QOTD: What Was the Greatest Automotive Product Placement?

Steph Willems
by Steph Willems
qotd what was the greatest automotive product placement

There’s a questionable spy photo of the next-generation Ram 1500 floating around. “Questionable,” because since the dawn of time, a Ram pickup, whether prefixed by “Dodge” or not, has retained solid, distinctive, and simple lines.

Unfortunately, the 2019 model seen in the photo appears with an odd mish-mash of Silverado and Tundra styling cues in place of today’s handsome front fenders and traditional crosshair grille. This got the TTAC chatroom talking. After all, the Ram nameplate is well-known for taking a styling direction and running with it for decades. Two styles over 40 years, essentially.

That got us talking about the most memorable Rams, the most quintessential and Rams, and, eventually, to the most famous Ram of them all.

While we all remember the solid, conservative model that kicked off the Ram nameplate in 1981, it’s the 1994 model that everyone remembers most. It’s not just because the bold redesign pushed Ram sales from a middling amount (compared to its Detroit Three rivals) into the stratosphere, nor because the model debuted the innovative Quad Cab bodystyle or offered an optional V10 megablock under the hood.

No, you also remember it from a summer blockbuster movie. The TTAC crew agrees that the Dodge Ram’s appearance in the 1996 film Twister represents the pinnacle of automotive product placement. The most effective, the most widely seen, the most memorable. That red, extended cab pickup was as much a star of that flick as Helen Hunt or Bill Paxton, may he rest in peace. Chrysler Corporation execs must have been salivating, eyes rolled back in their heads, at this feature-length advertisement.

“Oh man…..it went through that HOUSE! Try doing that in a Ford or Chevy. You can’t! I f***ing dare you!”

While this author is pretty adamant he’s in the right on this, other examples of automotive product placement abound. Off the top of my head, I could list some Bond films that really pushed the limits — saturating the screen with Chevrolets, AMCs (that was weird), Fords, and BMWs.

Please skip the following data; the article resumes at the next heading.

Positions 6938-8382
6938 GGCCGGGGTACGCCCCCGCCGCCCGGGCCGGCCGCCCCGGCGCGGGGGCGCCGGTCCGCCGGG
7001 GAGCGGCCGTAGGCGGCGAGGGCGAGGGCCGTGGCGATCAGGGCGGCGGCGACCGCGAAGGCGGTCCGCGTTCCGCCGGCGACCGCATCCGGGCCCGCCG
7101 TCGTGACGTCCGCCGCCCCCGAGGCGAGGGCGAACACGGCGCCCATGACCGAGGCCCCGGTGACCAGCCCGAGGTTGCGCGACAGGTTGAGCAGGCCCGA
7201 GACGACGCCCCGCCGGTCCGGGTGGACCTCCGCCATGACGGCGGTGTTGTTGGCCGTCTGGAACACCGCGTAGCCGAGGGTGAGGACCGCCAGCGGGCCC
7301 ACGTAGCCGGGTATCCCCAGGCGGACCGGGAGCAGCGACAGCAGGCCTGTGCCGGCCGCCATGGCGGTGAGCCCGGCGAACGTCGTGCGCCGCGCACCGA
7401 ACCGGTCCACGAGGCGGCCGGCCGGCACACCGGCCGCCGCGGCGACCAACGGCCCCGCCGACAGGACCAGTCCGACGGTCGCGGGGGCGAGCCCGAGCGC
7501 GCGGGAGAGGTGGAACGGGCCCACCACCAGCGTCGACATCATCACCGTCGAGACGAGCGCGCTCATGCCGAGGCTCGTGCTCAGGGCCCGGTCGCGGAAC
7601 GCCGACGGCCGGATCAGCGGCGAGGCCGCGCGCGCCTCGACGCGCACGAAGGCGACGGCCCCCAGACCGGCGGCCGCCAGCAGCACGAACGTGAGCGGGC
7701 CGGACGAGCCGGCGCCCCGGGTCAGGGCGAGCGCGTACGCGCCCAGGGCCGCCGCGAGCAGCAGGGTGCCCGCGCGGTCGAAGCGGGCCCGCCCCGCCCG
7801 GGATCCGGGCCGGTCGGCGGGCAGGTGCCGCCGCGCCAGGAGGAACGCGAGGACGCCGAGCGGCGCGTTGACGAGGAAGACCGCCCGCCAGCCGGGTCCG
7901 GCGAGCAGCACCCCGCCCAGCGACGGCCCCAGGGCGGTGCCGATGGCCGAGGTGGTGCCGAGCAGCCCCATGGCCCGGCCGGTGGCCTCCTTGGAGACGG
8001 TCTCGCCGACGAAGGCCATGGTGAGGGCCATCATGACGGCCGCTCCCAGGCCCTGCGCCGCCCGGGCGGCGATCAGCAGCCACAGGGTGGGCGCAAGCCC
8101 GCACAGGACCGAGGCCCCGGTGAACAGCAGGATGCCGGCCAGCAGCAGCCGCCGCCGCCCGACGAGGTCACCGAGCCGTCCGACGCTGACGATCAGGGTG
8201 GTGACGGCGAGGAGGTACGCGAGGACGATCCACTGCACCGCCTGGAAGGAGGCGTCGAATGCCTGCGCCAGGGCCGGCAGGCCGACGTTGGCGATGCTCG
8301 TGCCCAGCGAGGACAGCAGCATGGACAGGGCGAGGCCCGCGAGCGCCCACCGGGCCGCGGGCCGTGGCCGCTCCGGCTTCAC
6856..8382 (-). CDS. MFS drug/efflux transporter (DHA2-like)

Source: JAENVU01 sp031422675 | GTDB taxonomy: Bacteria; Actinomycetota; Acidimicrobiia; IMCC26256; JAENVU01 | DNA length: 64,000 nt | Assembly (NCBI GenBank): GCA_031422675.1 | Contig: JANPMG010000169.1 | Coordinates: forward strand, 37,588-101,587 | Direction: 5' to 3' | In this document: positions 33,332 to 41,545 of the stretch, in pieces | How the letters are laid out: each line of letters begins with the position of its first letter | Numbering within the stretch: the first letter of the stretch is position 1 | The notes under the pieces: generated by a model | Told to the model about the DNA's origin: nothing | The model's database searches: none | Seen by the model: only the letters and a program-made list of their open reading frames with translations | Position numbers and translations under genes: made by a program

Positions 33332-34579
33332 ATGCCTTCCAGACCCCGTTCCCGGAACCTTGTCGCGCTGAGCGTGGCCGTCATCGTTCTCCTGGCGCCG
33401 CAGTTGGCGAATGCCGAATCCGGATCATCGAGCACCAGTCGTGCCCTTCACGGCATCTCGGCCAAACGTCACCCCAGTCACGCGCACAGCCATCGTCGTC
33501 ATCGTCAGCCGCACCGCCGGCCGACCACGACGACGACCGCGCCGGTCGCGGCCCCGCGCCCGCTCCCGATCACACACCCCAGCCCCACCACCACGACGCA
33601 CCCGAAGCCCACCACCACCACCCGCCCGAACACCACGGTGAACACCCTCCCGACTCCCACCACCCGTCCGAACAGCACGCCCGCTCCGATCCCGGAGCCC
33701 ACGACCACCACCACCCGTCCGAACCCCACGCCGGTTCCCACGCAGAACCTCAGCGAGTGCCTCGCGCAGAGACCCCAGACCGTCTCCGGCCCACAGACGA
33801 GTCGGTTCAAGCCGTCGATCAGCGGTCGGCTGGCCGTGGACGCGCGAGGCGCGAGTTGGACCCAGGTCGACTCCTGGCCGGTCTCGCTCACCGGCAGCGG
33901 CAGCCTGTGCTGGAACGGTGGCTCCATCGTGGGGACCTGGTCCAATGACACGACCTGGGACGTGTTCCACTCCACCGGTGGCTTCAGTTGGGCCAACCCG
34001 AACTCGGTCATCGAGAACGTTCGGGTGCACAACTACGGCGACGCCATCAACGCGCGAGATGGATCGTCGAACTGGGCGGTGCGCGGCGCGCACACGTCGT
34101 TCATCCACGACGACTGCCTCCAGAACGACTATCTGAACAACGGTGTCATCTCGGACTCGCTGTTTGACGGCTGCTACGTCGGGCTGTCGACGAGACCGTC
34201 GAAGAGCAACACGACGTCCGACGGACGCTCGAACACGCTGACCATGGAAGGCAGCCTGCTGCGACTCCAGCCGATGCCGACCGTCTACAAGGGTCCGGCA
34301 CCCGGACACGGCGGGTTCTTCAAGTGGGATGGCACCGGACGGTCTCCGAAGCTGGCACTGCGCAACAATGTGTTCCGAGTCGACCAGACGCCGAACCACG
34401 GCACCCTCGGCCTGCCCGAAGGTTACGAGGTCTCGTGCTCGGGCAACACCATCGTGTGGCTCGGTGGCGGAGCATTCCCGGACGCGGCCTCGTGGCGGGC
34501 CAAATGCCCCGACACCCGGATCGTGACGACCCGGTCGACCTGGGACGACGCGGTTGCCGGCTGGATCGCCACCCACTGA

What’s your pick for the best starring role by a contemporary car or truck model?

[Images: Brian Cantoni/ Flickr, Twister/Warner Brothers]

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  • Freekcj Freekcj on Oct 18, 2017

    Not real product placement (or a real car for that matter) so probably why no one mentioned it. But as a impressionable youth I so wanted the Coyote X from Hardcastle & McCormick. I was always upset that the bad guys could get away from that car.

  • THX1136 THX1136 on Oct 18, 2017

    All the Mopar products in the 2nd season of the Man From U.N.C.L.E. were fun. One episode had a silver 66 Charger drive through the street scene several times. It felt like a "Lookit me! Lookit me!" type of a deal.

  • Lou_BC Panther black? Borrowed from Dodge panther pink? One could argue that any Camaro is a limited run.
  • SCE to AUX I much prefer the looks of the Tucson version, but either is a great value.How was the driveability, namely the electric/gas transition? I had H/K's first attempt in a 13 Optima Hybrid (now in my son's garage), and it was gruff and abrupt in that phase of driving.
  • SCE to AUX My guess of $60k from a few years ago may be low.My EPA estimate would be 263 miles, but that's unladen, temperate conditions, driven at the speed limit, and 0% left in the tank - all unrealistic.Subtract 15% for full payload, 20% for cold, 10% for speed, and 20% minimum battery level, and you're down to 129 usable miles at times. Even in nice conditions (springtime, town driving), I'd only expect 180 usable miles.This vehicle will have the same challenge as electric pickups do - when used as intended (traveling with family and stuff in this case), the utility is lost.When these hit US roads, expect to see videos of unhappy/surprised customers who thought this thing would go 260+ miles all the time. For starters, it should have a 150 kWh battery, minimum, and then you're talking real money.No, I wouldn't buy it, but it might be a fun rental for local driving.The common argument "once everyone who wants one gets one, sales will die" may not apply here. 789k New Beetles were sold in the US from 1998-2021. True, sales dropped 50% in 5 years, and another 60% in the next 5 years, but it ebbed along for two decades, helped by a refresh along the way. That's not a bad run for a niche car.
  • Theflyersfan I still have visions of Radio Shack and Circuit City and Silo - the huge walls filled with hundreds of aftermarket cassette players fit for any budget and style. And the eyes would always go to the Alpine ones with the green lighting. When I see the old Japanese cars like this, I'm always reminded of those aftermarket stereos because it was like a rite of passage slapping in your own cassette deck and maybe if your rich enough, four new speakers, and mega-bucks here, the equalizer and amp. And this Toyota still has less rust on it than an 07 Silverado, so there's one positive.
  • Parkave231 Agree with everyone else here -- big initial push, and then everyone who wants one will have one.I am curious whether, or how much, extra engineering they had to do with respect to the front crash structure. Yes, this isn't a cab-over situation like the original and many 60s/70s vans, but there's still not a lot of real estate between you and the front bumper. (Maybe it's just an illusion.) I suppose with just enough nose and empty space in front of the firewall they could have a pretty beefy impact system there.